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Town Halls to Address Creating an Equitable Pandemic Recovery in Detroit

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A new report details the disproportionate effects on Black Detroiters during the pandemic and explores what is needed to combat these disparities.

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A new report details the extent of the COVID-19 pandemic’s disproportionate effects on Black Detroit residents. The report found that Michigan has the fourth-highest COVID-19 mortality rate for Black Americans, and that roughly 30 out of every 1,000 Black people living in Michigan can expect to die from the coronavirus during the pandemic. The report also explores what is needed to combat these disparities moving forward.

Creating wealth, closing gaps in income is critical and important … but it’s like cleaning a room when the whole house needs to be clean … When we say it’s a systemic problem, we have to clean the whole house.” —Mike Rafferty, New Detroit 

New Detroit will hold a series of town halls starting on Monday discussing equitable pandemic recovery. The town halls can be found on Facebook at New Detroit Inc.

Listen: How to address the pandemic’s disproportionate effects on Black Detroiters.


Dr. Rashawn Ray is the Rubenstein Fellow in Governance Studies at the Brookings Institution, and is one of the authors of the report. He says it explores how already-existing inequalities in Detroit were affected by the pandemic. “COVID-19 spills over into other aspects of people’s lives,” he says. 

Ray and his team found that Black Detroit residents were the hardest-hit by the pandemic for several structural reasons. “When we looked at residents without health insurance … we found that residents in Detroit were much more likely to not have health insurance.”

Ray says there is a purposeful structure of racism in every aspect of life. ”The disparities … often stems from unaddressed structural inequalities that undergird the rest of our lives,” says Ray. He says that in order to dismantle this systemic racism, it will take consistent work. “It’s not just about the mandating of policy, it’s about the implementation of policy.”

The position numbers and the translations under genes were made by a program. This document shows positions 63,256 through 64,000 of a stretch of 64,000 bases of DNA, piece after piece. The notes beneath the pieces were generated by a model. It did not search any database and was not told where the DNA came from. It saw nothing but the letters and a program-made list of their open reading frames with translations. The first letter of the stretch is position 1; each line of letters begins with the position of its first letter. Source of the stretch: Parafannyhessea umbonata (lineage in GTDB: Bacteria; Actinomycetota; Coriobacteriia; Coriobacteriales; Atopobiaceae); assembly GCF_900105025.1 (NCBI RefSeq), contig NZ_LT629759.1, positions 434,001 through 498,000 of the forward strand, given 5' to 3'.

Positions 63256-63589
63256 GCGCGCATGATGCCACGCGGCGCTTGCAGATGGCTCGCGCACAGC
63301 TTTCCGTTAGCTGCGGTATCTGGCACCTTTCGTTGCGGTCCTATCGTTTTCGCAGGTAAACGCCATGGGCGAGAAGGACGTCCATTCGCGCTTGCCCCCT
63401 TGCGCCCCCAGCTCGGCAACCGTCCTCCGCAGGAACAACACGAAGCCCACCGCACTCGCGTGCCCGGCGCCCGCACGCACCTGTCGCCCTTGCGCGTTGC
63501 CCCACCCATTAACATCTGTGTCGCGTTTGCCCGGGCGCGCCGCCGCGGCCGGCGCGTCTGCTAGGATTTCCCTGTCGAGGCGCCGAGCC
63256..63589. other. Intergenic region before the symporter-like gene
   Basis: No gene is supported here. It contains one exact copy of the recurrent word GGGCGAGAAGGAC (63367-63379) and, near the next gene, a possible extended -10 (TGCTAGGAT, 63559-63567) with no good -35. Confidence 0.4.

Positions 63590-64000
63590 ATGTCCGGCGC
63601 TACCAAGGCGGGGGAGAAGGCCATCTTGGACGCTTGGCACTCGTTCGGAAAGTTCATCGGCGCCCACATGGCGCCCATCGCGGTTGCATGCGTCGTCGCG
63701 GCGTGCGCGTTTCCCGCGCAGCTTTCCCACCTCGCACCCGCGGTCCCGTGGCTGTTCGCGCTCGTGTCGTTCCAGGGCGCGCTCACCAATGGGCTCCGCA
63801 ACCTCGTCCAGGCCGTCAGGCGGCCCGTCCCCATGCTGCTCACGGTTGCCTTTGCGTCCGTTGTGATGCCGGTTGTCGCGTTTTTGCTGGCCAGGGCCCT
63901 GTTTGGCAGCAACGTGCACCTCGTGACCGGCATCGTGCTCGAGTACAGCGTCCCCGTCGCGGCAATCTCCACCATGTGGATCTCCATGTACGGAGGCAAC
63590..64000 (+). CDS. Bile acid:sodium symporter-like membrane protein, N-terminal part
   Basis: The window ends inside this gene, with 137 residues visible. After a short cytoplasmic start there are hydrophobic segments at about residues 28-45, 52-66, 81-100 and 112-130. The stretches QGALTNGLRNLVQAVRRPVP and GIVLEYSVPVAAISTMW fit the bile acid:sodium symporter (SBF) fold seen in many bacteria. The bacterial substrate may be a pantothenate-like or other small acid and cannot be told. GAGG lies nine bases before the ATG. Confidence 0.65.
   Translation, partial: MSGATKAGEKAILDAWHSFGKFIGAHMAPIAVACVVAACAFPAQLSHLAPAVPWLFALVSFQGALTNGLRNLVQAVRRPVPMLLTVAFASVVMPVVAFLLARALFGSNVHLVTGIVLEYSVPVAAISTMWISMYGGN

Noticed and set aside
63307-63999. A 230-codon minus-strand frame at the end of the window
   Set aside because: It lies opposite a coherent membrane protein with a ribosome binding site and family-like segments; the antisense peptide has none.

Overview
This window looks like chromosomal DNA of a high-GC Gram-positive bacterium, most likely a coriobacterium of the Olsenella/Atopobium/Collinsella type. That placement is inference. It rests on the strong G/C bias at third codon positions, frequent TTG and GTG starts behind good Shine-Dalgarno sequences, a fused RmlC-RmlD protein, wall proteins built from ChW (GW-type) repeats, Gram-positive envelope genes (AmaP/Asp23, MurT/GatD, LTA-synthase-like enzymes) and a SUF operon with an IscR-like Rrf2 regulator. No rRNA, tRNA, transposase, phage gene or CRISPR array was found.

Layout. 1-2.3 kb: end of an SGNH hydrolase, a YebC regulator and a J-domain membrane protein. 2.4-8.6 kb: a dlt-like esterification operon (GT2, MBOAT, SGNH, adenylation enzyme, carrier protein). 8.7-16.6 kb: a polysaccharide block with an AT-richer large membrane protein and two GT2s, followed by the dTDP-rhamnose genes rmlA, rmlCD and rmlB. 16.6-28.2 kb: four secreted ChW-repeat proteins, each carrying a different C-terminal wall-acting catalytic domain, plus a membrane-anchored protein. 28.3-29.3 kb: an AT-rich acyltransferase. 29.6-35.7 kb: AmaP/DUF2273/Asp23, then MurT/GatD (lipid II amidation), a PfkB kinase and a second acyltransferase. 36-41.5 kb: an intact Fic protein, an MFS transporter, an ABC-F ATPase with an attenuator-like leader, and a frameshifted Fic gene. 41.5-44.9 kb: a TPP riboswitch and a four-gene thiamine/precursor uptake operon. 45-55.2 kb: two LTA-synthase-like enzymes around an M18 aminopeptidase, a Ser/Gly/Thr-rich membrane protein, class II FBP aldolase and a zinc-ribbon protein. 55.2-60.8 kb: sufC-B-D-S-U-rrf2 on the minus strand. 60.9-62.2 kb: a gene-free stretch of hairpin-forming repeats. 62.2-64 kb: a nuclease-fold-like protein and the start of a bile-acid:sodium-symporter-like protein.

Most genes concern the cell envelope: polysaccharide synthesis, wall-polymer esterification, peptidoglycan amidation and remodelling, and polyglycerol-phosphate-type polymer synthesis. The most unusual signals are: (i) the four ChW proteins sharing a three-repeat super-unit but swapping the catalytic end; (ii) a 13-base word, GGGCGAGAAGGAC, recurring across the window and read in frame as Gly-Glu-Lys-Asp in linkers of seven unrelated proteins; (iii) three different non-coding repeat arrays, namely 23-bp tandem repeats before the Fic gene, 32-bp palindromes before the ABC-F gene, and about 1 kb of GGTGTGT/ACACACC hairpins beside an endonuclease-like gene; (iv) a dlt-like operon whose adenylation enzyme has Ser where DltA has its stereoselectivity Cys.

Mike Rafferty is CEO and president of New Detroit. He says the pandemic has highlighted racial disparities deeply embedded in American society. ”Systemic racism has led, quite frankly, to the disparities in health care … the root cause of this problem is systemic,” he says. Rafferty explains that the existing inequalities in Detroit were made more extreme by COVID-19. “Because the root cause of this problem is systemic, I was also deeply concerned that all the gaps … could widen through the pandemic.”

Rafferty says it will take a unified effort to address these racial disparities. “Where we need to focus our attention is we have to make this a bipartisan issue,” he says. “Addressing racism head-on … it is a rising tide.” He says economic help is one thing, but the whole American system needs to be restructured. “Creating wealth, closing gaps in income is critical and important,” he continues. “But it’s like cleaning a room when the whole house needs to be clean … When we say it’s a systemic problem, we have to clean the whole house.”

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Nora Rhein, Detroit Today Intern

Nora Rhein works with the production team on “Detroit Today with Stephen Henderson” on 101.9 WDET. She’s very proud to be a public radio nerd.

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